ML | Hyperparameter tuning

A Machine Learning model is defined as a mathematical model with a number of parameters that need to be learned from the data. By training a model with existing data, we are able to fit the model parameters.
However, there is another kind of parameters, known as Hyperparameters, that cannot be directly learned from the regular training process. They are usually fixed before the actual training process begins. These parameters express important properties of the model such as its complexity or how fast it should learn.

Some examples of model hyperparameters include:

  1. The penalty in Logistic Regression Classifier i.e. L1 or L2 regularization
  2. The learning rate for training a neural network.
  3. The C and sigma hyperparameters for support vector machines.
  4. The k in k-nearest neighbors.

The aim of this article is to explore various strategies to tune hyperparameter for Machine learning model.

Models can have many hyperparameters and finding the best combination of parameters can be treated as a search problem. Two best strategies for Hyperparameter tuning are:

GridSearchCV
In GridSearchCV approach, machine learning model is evaluated for a range of hyperparameter values. This approach is called GridSearchCV, because it searches for best set of hyperparameters from a grid of hyperparameters values.



For example, if we want to set two hyperparameters C and Alpha of Logistic Regression Classifier model, with different set of values. The gridsearch technique will construct many versions of the model with all possible combinations of hyerparameters, and will return the best one.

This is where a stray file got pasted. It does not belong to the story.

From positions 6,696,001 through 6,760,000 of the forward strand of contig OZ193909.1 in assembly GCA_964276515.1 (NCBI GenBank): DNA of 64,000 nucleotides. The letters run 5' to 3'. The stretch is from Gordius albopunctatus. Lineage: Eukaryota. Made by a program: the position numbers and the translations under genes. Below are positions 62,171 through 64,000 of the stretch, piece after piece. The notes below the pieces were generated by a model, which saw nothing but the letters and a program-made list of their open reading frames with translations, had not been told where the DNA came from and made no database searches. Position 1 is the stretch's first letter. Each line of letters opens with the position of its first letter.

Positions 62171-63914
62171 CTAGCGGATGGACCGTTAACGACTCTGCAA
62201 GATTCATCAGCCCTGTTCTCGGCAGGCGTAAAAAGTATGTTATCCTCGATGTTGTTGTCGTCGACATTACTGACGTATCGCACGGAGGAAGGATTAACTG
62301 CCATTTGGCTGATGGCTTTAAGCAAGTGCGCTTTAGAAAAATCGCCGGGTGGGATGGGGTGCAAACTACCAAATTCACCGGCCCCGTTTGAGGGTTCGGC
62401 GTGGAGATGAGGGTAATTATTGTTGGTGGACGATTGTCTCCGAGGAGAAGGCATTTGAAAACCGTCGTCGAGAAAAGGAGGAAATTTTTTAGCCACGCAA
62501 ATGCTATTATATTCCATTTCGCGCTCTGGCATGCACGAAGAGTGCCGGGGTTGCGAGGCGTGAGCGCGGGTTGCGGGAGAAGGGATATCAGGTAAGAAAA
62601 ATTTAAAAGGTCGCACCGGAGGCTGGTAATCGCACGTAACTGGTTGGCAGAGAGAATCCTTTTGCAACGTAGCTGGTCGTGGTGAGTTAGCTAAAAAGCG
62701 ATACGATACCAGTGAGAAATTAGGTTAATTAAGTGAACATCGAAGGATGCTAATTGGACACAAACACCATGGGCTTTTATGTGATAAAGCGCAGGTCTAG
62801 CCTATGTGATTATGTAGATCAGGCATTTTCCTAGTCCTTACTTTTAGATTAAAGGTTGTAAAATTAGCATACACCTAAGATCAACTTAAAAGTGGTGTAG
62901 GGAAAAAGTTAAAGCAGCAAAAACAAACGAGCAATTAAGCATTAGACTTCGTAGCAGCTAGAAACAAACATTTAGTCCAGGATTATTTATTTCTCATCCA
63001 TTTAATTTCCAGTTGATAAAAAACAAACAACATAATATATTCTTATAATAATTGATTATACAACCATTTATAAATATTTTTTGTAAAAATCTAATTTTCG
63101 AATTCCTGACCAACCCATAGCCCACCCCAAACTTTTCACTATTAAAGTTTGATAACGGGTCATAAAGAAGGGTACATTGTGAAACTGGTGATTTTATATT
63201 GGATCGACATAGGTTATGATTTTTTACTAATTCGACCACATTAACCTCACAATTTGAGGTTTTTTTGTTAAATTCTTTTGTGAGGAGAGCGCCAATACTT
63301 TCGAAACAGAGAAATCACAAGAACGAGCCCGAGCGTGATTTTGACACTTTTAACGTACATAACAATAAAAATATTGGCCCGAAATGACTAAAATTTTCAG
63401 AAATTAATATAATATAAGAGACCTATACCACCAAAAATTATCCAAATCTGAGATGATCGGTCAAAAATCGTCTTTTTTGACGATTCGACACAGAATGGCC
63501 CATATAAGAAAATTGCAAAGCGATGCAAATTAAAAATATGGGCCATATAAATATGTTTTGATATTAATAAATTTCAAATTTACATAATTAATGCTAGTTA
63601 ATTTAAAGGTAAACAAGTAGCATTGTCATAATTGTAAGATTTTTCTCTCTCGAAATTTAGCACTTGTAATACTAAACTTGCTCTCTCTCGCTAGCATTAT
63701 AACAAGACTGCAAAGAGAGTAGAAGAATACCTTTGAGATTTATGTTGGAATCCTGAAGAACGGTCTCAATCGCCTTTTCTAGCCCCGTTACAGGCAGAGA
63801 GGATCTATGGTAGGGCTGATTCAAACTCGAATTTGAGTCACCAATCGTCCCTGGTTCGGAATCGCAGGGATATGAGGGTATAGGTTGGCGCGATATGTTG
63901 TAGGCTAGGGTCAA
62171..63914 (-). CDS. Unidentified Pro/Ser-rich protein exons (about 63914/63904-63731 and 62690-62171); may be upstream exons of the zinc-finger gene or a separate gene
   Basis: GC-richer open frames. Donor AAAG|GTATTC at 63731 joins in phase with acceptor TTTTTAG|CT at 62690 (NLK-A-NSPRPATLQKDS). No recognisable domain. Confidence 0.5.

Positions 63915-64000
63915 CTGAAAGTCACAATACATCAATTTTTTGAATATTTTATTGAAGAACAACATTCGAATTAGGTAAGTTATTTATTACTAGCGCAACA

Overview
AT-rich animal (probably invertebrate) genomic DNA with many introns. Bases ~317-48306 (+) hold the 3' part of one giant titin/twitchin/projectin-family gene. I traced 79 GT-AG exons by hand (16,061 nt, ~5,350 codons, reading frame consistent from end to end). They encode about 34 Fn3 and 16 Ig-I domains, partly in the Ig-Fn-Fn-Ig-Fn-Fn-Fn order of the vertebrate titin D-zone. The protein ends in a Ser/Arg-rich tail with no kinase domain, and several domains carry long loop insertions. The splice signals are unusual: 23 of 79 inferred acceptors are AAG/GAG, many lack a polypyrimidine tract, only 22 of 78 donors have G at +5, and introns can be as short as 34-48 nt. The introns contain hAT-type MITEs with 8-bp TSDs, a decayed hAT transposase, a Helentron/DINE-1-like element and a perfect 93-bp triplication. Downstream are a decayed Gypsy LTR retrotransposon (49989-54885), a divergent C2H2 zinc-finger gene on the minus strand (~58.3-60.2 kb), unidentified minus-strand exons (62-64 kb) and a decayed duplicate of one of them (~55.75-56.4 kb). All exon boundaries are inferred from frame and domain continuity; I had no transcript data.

As in the image, for C = [0.1, 0.2, 0.3, 0.4, 0.5] and Alpha = [0.1, 0.2, 0.3, 0.4].
For a combination C=0.3 and Alpha=0.2, performance score comes out to be 0.726(Highest), therefore it is selected.
GridSearchCV

Following code illustrates how to use GridSearchCV

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# Necessary imports
from sklearn.linear_model import LogisticRegression
from sklearn.model_selection import GridSearchCV
  
# Creating the hyperparameter grid
c_space = np.logspace(-5, 8, 15)
param_grid = {'C': c_space}
  
# Instantiating logistic regression classifier
logreg = LogisticRegression()
  
# Instantiating the GridSearchCV object
logreg_cv = GridSearchCV(logreg, param_grid, cv = 5)
  
logreg_cv.fit(X, y)
  
# Print the tuned parameters and score
print("Tuned Logistic Regression Parameters: {}".format(logreg_cv.best_params_)) 
print("Best score is {}".format(logreg_cv.best_score_))

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Output:

Tuned Logistic Regression Parameters: {‘C’: 3.7275937203149381}
Best score is 0.7708333333333334

Drawback : GridSearchCV will go through all the intermediate combinations of hyperparameters which makes grid search computationally very expensive.
 
RandomizedSearchCV
RandomizedSearchCV solves the drawbacks of GridSearchCV, as it goes through only a fixed number of hyperparameter settings. It moves within the grid in random fashion to find the best set hyperparameters. This approach reduces unnecessary computation.

Following code illustrates how to use RandomizedSearchCV

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# Necessary imports
from scipy.stats import randint
from sklearn.tree import DecisionTreeClassifier
from sklearn.model_selection import RandomizedSearchCV
  
# Creating the hyperparameter grid 
param_dist = {"max_depth": [3, None],
              "max_features": randint(1, 9),
              "min_samples_leaf": randint(1, 9),
              "criterion": ["gini", "entropy"]}
  
# Instantiating Decision Tree classifier
tree = DecisionTreeClassifier()
  
# Instantiating RandomizedSearchCV object
tree_cv = RandomizedSearchCV(tree, param_dist, cv = 5)
  
tree_cv.fit(X, y)
  
# Print the tuned parameters and score
print("Tuned Decision Tree Parameters: {}".format(tree_cv.best_params_))
print("Best score is {}".format(tree_cv.best_score_))

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Output:

Tuned Decision Tree Parameters: {‘min_samples_leaf’: 5, ‘max_depth’: 3, ‘max_features’: 5, ‘criterion’: ‘gini’}
Best score is 0.7265625



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